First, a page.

Debunking the PCI Myth
There is no end in sight, and there never will be—not when it comes to securing payment transactions and consumer data. Regulatory agencies and emerging technologies attempt to make breaches more difficult, but the higher the bar is raised, the higher tech-savvy hackers learn to jump.
Were any of us completely surprised to learn that a PCI-compliant retailer was breached? Not really. In fact, most industry analysts and security professionals would say it was just a matter of time—and given the speed of emergent technologies, there’s been a lot of time since the payment card industry (PCI) data security standard (DSS) was last updated on Dec. 31, 2006.
The 12 requirements outlined in the PCI DSS are a great starting point, but that would be all. Putting a dead bolt on your doors and installing a home-security system are logical precautionary measures, but a stealthy, sophisticated criminal could still find a point of entry. The same holds true for your secured networks and payment systems.
Certainly that was one of the lessons Hannaford Bros., Scarborough, Maine, learned when more than 4.2 million debit and credit accounts were breached through the PCI-compliant Hannaford network. Within days, Advance Auto Parts, Roanoke, Va., and Okemo Mountain Resort, Ludlow, Vt., had also reported breaches.
Ben Edwards, a systems consultant with Peak Technologies, Columbia, Md., agreed that PCI compliance is the best first step, but cautioned, “There is no such thing as a totally hacker-proof system and anyone who implemented the minimum security to be compliant with PCI DSS regulations is quite vulnerable today because technology moves so quickly.”
Among his suggestions: Maintain constant vigilance, have multiple layers of security, and stay up-to-date on the latest safeguards, which likely means going beyond the rules of regulatory compliance.
For instance, wireless networks, potentially an Achilles’ heel for virtually every retailer, are much more prevalent now than in 2006 when the PCI DSS regulations were last updated.
However, most retailers believe they have taken all the necessary precautions if they are PCI-compliant. When retailers describe secure payment systems, the first thing they tell me is that they are PCI-compliant; the second thing is that the data is encrypted.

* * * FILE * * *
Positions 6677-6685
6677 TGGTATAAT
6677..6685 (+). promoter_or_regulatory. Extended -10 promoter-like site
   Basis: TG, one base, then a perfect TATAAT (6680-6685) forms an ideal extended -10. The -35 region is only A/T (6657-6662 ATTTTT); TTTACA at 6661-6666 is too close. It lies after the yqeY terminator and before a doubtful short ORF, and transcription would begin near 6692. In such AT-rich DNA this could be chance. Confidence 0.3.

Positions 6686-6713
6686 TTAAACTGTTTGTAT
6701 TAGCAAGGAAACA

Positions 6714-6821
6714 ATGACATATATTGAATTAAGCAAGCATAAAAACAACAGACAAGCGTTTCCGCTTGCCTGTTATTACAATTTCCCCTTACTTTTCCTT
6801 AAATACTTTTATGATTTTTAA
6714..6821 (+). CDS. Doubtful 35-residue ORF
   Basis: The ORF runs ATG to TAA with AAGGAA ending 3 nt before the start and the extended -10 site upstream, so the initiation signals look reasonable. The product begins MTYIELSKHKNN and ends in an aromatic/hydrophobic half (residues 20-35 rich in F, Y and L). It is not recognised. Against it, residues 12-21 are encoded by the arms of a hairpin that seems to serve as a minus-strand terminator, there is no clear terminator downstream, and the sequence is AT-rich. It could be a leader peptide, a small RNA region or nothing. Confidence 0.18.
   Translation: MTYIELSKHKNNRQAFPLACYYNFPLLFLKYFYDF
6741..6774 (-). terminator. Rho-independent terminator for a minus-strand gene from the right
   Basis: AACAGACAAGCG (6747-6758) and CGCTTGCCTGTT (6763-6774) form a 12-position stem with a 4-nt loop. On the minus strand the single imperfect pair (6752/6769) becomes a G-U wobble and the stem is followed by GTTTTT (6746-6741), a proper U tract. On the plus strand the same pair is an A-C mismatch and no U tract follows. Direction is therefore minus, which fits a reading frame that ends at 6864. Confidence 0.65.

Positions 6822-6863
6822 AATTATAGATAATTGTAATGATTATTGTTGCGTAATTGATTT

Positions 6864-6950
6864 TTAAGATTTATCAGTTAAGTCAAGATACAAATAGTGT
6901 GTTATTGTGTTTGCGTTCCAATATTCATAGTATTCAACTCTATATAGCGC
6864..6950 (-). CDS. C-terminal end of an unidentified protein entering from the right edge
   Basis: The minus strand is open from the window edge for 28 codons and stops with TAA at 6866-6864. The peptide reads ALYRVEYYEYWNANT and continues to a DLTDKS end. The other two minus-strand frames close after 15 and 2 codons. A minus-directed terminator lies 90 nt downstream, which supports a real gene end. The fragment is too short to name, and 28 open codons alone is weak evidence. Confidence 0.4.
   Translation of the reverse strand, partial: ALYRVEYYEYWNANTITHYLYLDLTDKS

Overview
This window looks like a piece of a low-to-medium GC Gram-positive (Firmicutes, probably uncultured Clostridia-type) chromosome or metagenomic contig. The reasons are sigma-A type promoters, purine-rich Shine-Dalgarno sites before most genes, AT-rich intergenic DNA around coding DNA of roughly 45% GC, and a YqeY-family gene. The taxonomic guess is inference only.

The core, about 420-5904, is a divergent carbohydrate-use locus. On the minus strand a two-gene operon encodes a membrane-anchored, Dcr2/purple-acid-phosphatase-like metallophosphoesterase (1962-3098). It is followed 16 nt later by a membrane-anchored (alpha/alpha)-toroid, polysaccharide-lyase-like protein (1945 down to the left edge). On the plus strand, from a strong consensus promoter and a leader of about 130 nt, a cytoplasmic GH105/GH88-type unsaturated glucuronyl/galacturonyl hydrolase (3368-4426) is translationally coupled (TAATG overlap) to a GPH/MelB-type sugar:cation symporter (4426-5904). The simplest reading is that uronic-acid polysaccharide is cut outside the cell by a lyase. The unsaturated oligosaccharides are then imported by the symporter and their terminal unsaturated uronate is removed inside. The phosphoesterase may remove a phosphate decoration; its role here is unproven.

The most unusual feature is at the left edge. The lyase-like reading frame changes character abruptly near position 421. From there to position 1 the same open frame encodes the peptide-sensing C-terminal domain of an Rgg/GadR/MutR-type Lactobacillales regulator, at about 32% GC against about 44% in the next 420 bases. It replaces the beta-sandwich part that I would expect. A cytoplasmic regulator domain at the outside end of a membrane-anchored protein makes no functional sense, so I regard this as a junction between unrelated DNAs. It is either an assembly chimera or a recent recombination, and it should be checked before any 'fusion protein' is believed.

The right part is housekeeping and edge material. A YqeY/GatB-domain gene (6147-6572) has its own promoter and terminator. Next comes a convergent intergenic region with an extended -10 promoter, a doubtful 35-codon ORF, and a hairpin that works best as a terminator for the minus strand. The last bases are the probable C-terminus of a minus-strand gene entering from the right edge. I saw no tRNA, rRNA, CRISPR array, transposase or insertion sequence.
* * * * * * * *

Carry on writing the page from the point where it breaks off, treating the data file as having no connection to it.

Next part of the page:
Trusting encryption to be your silver bullet against hackers is probably as naive as thinking PCI compliance in and of itself makes the network secure. As Edwards explained, the PCI DSS requirement calls for encryption keys to be rotated quarterly. However, if encryption keys are only rotated quarterly, that would give a hacker three months to break the code and breach a system.
“For the retailers I work with,” Edwards noted, “I set up a minimum of a daily rotation on encryption keys, typically every 8 to 12 hours. At least then the hackers have to start over every few hours to break the code.”
Setting a system to rotate encryption keys on a more frequent basis could be as simple as loading new firmware, he advised—something that can be done in a matter of minutes and for minimal cost.
OfficeMax 1Q sales fall on weak economy
NAPERVILLE, Ill. OfficeMax announced that for its first quarter ended March 29, total sales decreased 5.5% to $2.3 billion compared to the first quarter of 2007. Net income increased in the first quarter of 2008 to $63.3 million, or 81 cents per diluted share, from $58.5 million, or 76 cents per diluted share, in the first quarter of 2007.
OfficeMax Retail segment sales decreased 5.5% to $1.11 billion in the first quarter of 2008 compared to the first quarter of 2007, reflecting a same-store sales decrease of 8.7% partially offset by sales from new stores. Retail same-store sales for the first quarter of 2008 declined across all major product categories due to weaker U.S. consumer and small business spending and the negative impact of the Easter holiday occurring in the first quarter of 2008.
IKEA to open first U.S. manufacturing facility
DANVILLE, Va. IKEA, through its subsidiary Swedwood, announced that it will open its first U.S. furniture manufacturing facility on May 21 in Danville, Va. The 930,000 square-foot Swedwood factory will produce a variety of wood-based IKEA products, the company reported.
“We made excellent progress on construction last year and our installation of equipment and machinery has gone very smoothly,” said Bengt Danielsson, North American president of Swedwood. “Now our primary objective is to complete appropriate operational training for 175 coworkers as well as to ensure a seamless production and packaging process.”